28 Henry VIII, intent on divorcing his Queen and gaining access to valuable Catholic properties for his wealthy subjects, established a Protestant church in England called the Anglican Church. Although Henry VIII remained very Catholic in his beliefs, his daughter Elizabeth I turned the Anglican Church to a moderate form of Protestantism during her reign.

29 Johannes Gutenberg

30 Johannes Gutenberg printed the first Bible in Europe made with moveable type. The introduction of moveable type and its expanded use throughout Europe allowed the ideas of the Protestant Reformation to spread rapidly. The new printing industry that sprang up across Europe also encouraged more people to learn to read and gave them access to a variety of religious texts, literature and scholarship.

31 Counter-Reformation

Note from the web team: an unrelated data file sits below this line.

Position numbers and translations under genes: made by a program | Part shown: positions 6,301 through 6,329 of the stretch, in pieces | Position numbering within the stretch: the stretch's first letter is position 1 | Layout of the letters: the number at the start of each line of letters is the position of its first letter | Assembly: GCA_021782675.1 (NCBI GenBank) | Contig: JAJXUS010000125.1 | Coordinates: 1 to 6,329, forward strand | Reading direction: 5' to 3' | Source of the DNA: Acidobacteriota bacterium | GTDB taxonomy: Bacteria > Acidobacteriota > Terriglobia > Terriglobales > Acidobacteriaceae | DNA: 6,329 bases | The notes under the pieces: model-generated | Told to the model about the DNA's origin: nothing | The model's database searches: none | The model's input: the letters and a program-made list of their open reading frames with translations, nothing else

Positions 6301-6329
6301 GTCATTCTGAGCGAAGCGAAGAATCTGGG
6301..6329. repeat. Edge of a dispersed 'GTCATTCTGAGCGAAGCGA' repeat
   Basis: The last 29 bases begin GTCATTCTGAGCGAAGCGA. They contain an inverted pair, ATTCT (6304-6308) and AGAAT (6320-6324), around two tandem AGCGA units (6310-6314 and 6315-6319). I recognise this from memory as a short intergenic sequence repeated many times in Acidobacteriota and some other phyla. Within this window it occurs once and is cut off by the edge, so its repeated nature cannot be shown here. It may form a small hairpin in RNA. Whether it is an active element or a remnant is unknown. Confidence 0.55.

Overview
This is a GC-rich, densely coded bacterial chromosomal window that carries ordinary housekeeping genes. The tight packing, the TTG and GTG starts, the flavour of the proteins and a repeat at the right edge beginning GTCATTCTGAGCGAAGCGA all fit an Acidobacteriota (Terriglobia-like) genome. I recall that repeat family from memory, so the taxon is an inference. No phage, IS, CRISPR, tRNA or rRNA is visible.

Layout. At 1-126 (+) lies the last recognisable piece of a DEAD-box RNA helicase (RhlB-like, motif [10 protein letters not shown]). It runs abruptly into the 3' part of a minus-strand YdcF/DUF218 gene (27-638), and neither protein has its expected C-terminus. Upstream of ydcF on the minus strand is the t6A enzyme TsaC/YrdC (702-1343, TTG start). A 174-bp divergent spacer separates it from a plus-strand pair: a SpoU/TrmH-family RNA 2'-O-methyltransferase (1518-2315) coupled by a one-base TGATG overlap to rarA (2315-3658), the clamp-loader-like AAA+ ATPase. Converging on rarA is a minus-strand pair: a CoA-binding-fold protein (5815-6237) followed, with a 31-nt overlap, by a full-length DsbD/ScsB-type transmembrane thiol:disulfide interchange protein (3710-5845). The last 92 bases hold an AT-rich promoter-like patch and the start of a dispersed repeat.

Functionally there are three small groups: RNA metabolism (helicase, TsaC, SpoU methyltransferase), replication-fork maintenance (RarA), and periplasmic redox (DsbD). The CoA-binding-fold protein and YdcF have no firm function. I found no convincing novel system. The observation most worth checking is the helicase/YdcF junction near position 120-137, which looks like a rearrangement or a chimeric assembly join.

32 The Jesuits

33 The Jesuits were a group of Catholics who believed in restoring Catholicism to newly Protestant areas of Europe. These missionaries took a vow of allegiance to the Pope and were recognized as a new religious order within Catholicism. The Jesuits succeeded in turning many parts of Europe back to Catholicism through education.

34 Council of Trent

35 The Council of Trent was a body of Catholic Bishops who met over a period of 18 years to work on reforming corrupt practices within the faith. This group upheld the idea that good works were required for salvation and the use of indulgences. However, indulgences were no longer allowed to be sold.

36 Age of Exploration The age of exploration and discovery was made possible because of new technology. One of the main inventions advancing travel by sea was the astrolabe. The mariners astrolabe allowed sailors to locate and predict the position of the moon, sun, and stars making navigation more efficient.

37 Vasco de Gama

38 Vasco da Gamas voyages to Eastern Africa and Western India helped Portugal establish strategic positions along the Indian Ocean. This position allowed the Portuguese to control trade routes in the area.

39 Christopher Columbus